This an example of the type of extreme events that modelers, forecasters, and climatologists should be aware of to avoid misinterpreting differences between modelled precipitation, observed precipitation, and nowcasting.
A manuscript entitled “New parameterizations of turbulence statistics for the atmospheric surface layer” by Temple Lee and Tilden Meyers was accepted for publication in Monthly Weather Review. In this work, we developed new bulk Richardson parameterizations for different turbulence statistics using datasets from the Land Atmosphere Feedback Experiment. We then evaluated the performance of the new parameterizations using independent datasets and found that the Richardson parameterizations performed better than long-standing relationships derived using Monin-Obukhov Similarity Theory. These results, coupled with work last year in which we developed Richardson parameterizations for surface-layer momentum, heat, and moisture fluxes, provide further evidence to consider using Richardson-based parameterizations to represent surface-layer exchange processes in weather forecasting models.
Gallo K., and P. Krishnan, 2022, “Evaluation of the bias in the use of clear-sky compared with all-sky observations of monthly and annual daytime Land Surface Temperature,” Journal of Applied Meteorology and Climatology, https://doi.org/10.1175/JAMC-D-21-0240.1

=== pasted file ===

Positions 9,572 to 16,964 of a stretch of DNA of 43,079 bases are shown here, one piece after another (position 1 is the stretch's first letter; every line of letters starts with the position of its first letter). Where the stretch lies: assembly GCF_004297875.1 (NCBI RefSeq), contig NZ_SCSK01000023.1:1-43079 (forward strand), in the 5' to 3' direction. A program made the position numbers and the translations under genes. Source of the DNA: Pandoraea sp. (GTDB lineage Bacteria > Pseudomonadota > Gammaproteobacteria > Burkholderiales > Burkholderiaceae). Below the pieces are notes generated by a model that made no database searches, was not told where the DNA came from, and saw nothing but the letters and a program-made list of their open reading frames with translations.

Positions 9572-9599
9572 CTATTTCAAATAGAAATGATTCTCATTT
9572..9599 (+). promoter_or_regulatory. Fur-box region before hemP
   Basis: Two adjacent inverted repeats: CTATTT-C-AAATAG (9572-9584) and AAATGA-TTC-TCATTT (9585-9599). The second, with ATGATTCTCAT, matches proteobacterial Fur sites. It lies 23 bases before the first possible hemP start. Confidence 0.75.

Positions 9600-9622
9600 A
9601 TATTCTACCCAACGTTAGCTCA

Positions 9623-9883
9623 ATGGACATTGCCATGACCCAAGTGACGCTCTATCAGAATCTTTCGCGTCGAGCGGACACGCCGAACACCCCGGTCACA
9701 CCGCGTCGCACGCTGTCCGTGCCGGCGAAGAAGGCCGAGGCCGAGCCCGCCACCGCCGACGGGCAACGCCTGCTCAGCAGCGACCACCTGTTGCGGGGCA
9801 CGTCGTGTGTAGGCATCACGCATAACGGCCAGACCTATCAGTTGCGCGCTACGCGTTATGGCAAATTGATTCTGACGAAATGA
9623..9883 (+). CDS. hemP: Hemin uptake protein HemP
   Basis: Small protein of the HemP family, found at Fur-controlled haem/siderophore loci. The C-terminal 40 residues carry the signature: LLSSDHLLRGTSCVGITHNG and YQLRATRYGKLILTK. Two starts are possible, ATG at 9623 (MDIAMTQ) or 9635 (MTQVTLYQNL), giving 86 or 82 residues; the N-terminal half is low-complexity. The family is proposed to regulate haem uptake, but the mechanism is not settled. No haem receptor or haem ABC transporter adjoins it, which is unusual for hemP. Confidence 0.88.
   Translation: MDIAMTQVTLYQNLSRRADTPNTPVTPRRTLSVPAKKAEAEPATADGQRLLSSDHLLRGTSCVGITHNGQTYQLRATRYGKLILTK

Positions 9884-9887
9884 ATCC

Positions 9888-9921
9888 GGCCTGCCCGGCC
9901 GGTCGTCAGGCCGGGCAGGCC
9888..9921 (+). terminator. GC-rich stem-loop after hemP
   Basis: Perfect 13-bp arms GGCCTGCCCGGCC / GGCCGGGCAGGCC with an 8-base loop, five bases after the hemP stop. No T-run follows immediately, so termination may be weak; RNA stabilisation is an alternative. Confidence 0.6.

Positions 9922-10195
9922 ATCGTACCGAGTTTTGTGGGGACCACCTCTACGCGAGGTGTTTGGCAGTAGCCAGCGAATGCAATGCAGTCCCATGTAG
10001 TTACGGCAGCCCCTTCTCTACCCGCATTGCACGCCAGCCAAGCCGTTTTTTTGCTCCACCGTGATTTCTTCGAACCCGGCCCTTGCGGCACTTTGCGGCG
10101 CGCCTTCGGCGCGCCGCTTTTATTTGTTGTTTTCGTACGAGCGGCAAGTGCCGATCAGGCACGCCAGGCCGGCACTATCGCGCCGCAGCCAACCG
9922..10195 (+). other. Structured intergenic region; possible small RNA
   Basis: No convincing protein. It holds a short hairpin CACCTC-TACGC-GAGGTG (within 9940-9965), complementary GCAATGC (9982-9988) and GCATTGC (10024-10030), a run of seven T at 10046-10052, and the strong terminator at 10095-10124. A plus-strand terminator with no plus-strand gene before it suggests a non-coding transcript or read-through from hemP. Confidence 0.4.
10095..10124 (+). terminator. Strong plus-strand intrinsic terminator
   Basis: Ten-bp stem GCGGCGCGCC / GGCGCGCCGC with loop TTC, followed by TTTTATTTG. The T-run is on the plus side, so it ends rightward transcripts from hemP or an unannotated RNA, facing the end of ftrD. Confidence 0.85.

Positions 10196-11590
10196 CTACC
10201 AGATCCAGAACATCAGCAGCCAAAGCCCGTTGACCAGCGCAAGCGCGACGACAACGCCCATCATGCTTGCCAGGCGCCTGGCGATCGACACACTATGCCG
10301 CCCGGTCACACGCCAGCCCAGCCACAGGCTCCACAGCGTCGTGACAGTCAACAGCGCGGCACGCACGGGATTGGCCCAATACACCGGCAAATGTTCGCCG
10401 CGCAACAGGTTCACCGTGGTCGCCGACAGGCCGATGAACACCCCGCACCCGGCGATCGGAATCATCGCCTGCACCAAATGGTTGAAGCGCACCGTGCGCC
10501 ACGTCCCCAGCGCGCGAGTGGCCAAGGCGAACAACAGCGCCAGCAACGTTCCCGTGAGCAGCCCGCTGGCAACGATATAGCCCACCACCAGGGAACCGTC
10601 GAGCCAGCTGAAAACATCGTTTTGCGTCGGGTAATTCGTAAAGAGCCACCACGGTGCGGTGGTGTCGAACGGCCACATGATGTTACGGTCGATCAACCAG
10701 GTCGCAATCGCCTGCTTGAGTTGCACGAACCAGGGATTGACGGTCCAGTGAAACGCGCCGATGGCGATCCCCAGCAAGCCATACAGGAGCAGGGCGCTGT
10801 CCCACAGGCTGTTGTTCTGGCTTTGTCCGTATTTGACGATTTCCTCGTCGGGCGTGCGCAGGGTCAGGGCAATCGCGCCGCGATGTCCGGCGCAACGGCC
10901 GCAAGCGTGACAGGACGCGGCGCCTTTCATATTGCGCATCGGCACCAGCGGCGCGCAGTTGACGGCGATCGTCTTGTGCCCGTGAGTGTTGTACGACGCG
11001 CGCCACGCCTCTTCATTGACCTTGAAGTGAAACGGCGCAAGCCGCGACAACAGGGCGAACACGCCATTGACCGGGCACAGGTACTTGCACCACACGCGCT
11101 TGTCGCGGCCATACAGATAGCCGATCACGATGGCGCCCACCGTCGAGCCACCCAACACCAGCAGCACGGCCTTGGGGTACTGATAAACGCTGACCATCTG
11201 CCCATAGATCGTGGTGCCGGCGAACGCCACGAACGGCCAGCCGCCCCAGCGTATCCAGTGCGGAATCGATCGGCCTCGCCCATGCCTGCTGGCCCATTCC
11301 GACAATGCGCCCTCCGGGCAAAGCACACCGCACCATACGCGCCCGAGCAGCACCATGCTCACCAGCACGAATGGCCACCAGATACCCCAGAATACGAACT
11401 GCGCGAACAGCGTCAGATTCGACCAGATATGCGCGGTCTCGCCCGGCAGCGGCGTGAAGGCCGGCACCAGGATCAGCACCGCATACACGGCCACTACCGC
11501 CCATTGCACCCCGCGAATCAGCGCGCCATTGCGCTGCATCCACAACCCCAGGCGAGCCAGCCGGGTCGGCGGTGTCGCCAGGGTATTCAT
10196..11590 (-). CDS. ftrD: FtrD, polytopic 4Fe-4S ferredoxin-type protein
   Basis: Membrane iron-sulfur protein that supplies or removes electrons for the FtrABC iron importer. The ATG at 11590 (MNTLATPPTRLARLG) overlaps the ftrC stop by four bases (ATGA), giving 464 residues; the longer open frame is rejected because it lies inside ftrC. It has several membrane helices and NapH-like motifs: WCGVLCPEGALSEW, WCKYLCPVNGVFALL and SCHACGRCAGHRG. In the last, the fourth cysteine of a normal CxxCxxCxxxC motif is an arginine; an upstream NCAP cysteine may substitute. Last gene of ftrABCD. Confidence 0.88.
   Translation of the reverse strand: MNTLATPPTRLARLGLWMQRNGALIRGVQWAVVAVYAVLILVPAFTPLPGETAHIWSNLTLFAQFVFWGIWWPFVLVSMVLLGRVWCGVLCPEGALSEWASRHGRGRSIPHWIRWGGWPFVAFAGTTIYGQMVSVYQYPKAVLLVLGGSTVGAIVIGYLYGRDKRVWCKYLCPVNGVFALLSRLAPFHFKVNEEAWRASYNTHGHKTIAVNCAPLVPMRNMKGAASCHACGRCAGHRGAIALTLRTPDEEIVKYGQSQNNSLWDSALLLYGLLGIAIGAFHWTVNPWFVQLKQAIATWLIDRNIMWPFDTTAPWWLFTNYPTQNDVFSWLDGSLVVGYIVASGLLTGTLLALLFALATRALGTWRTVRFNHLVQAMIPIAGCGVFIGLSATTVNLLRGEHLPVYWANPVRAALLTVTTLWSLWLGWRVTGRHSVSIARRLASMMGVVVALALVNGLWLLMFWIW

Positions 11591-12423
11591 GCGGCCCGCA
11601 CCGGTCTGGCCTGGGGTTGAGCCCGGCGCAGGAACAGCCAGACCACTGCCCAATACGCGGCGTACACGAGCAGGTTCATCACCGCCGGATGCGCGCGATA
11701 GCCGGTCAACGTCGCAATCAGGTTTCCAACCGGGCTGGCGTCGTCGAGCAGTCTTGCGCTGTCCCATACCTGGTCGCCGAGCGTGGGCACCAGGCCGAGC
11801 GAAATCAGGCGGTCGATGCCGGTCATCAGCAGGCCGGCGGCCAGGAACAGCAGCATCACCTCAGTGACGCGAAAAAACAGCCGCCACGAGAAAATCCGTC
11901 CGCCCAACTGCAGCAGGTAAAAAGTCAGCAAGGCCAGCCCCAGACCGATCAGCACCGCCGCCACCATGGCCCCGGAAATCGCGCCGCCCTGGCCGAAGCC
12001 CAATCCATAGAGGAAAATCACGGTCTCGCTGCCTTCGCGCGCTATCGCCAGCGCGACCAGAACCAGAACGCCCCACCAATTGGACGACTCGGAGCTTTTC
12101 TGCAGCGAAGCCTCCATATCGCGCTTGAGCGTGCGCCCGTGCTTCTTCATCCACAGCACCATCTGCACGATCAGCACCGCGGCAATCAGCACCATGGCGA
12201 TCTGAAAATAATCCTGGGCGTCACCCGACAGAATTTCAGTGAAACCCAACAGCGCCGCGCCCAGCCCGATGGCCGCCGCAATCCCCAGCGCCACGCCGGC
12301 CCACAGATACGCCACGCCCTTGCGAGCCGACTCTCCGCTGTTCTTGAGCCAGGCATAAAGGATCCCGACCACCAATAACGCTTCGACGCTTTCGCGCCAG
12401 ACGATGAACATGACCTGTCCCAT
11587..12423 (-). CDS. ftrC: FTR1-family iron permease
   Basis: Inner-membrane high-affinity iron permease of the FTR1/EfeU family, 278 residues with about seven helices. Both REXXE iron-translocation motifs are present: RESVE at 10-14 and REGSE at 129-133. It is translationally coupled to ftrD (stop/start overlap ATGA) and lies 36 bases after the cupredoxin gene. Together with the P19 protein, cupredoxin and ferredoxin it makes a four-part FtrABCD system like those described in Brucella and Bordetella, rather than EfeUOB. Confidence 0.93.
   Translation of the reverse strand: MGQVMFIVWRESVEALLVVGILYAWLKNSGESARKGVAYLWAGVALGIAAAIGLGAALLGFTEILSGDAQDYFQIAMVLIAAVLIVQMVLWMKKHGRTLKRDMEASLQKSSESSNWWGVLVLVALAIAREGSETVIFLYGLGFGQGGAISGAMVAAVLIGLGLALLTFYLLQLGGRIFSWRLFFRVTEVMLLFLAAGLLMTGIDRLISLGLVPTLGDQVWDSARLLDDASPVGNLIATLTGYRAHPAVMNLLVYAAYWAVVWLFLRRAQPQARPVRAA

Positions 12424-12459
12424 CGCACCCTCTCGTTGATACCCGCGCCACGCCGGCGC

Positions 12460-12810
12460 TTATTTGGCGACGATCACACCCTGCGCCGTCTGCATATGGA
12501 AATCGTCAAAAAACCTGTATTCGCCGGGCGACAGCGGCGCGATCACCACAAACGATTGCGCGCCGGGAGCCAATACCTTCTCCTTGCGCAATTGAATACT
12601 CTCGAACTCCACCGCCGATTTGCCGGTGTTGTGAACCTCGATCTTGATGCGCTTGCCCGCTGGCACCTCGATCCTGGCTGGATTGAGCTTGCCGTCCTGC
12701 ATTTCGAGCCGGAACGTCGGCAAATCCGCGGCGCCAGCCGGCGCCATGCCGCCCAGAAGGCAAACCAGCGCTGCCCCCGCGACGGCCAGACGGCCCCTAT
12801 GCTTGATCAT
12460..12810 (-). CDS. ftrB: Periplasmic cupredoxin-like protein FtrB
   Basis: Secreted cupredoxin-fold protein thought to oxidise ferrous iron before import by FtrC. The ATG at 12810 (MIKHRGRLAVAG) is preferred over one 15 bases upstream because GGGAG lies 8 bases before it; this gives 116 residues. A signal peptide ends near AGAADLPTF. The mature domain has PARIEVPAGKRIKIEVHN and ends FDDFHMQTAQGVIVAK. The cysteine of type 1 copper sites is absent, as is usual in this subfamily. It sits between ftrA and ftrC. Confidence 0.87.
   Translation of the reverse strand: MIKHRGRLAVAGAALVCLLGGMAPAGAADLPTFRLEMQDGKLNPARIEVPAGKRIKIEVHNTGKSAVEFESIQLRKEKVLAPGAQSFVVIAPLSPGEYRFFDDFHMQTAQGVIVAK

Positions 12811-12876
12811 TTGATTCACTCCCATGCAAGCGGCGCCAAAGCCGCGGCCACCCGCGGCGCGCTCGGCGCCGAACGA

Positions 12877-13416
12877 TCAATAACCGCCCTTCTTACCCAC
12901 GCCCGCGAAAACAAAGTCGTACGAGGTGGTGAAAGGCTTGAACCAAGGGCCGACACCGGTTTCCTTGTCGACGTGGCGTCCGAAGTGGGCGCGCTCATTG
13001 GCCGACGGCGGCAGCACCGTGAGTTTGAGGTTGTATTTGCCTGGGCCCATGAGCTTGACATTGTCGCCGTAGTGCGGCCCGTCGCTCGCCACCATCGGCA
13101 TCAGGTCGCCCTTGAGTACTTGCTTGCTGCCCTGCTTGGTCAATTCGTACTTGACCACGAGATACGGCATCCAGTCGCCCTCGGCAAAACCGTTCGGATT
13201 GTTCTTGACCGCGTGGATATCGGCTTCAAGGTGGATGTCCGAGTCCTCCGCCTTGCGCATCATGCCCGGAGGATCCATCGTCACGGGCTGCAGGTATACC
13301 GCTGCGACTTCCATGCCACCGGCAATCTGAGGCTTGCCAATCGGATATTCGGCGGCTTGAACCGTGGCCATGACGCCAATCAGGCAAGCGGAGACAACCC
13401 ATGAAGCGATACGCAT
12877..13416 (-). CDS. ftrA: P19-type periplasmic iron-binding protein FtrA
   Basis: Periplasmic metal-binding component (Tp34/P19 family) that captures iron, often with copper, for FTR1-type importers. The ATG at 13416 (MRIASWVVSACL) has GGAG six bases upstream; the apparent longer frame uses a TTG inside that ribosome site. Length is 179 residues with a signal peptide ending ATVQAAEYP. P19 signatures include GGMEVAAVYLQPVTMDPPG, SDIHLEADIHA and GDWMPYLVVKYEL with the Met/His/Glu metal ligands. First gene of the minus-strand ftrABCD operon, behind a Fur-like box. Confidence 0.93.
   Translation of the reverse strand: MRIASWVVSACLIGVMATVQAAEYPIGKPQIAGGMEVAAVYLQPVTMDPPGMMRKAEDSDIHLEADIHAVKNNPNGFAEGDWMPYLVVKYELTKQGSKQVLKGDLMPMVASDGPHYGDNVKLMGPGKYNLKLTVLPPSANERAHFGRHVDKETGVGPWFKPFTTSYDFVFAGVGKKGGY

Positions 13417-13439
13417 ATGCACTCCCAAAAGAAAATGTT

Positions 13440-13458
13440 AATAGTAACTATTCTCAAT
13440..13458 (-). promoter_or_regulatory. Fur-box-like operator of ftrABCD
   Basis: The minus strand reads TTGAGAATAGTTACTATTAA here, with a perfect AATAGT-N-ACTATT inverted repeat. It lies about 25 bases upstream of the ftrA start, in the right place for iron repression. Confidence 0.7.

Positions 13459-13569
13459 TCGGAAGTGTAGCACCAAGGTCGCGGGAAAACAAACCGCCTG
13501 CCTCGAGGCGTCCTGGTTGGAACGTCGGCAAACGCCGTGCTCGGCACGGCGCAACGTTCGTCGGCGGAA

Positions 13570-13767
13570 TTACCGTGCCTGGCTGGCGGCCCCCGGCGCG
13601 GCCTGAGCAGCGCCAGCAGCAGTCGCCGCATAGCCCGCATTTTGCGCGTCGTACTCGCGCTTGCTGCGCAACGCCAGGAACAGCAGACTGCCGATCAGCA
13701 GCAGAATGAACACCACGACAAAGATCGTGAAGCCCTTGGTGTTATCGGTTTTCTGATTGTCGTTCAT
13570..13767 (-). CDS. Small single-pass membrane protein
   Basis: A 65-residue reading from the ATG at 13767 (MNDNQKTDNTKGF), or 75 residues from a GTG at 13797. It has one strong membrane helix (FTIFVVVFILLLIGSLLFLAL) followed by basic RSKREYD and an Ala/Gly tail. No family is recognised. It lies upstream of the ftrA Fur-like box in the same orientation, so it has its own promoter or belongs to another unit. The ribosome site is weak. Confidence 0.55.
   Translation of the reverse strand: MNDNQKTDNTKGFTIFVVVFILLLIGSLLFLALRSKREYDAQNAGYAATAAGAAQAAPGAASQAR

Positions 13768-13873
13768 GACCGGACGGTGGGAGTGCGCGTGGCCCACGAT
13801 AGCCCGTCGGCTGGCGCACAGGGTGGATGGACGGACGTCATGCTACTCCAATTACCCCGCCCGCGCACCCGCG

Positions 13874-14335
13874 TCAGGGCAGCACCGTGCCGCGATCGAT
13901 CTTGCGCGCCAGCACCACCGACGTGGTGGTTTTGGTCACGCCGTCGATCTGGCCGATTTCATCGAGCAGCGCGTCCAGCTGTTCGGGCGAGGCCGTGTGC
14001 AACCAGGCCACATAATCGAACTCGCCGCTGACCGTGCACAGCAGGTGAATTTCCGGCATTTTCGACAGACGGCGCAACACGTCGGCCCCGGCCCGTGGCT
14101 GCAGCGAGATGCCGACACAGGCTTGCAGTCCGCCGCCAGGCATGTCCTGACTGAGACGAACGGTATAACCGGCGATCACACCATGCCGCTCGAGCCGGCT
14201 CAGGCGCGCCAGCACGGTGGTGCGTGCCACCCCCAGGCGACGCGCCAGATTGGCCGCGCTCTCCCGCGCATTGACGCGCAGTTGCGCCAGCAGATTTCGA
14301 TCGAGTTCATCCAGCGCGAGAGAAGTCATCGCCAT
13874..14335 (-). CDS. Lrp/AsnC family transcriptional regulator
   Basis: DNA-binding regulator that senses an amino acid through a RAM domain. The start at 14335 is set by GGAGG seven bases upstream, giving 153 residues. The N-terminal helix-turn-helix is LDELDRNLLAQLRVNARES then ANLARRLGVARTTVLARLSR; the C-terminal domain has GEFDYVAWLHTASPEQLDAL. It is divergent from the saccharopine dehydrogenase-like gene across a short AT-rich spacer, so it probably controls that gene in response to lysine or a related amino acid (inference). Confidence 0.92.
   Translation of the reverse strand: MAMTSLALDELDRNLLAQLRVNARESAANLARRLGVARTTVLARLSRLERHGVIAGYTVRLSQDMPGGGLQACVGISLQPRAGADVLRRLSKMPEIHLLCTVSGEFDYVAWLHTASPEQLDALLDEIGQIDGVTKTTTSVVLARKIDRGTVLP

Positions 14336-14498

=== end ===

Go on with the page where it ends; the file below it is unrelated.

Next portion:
Abstract: Satellite-derived observations of land surface temperature (LST) are being utilized in a growing number of land surface studies; however, these observations are generally obtained from optical sensors that exclude cloudy observations of the land surface. The impact of using only clear-sky observations of land surfaces on monthly and annual estimates of daytime LST over two United States Climate Reference Network (USCRN) sites were evaluated over five-years with daily in situ LST observations available for all-sky (clear and cloudy) conditions. The in situ LST observations were obtained for the nominal daytime observations associated with the MODIS sensors onboard the Terra and Aqua satellites and were identified as all-sky or clear-sky by utilizing cloud information provided with the MODIS LST product. Both monthly/annual mean and monthly/annual maximum values of daytime LST were significantly different when only clear-sky values are utilized, compared to all-sky values. Monthly averaged differences between the mean clear- and all-sky daytime LST (dLST) values ranged from −0.1 ± 1.5 °C for January to 5.6 ± 1.8 °C for May. Annually averaged dLST values, over the five years of the study, were 2.58 °C while differences between the maximum values of clear- and all-sky daytime LST values were −1.03 °C. While significant differences between mean annual clear-sky and all-sky daytime LST values were more frequent than differences observed for the annual maximum daytime LST values, the results suggest that the exclusive use of either mean or maximum clear-sky daytime LST values is not advisable for applications in which the use of daytime all-sky LST values would be more applicable.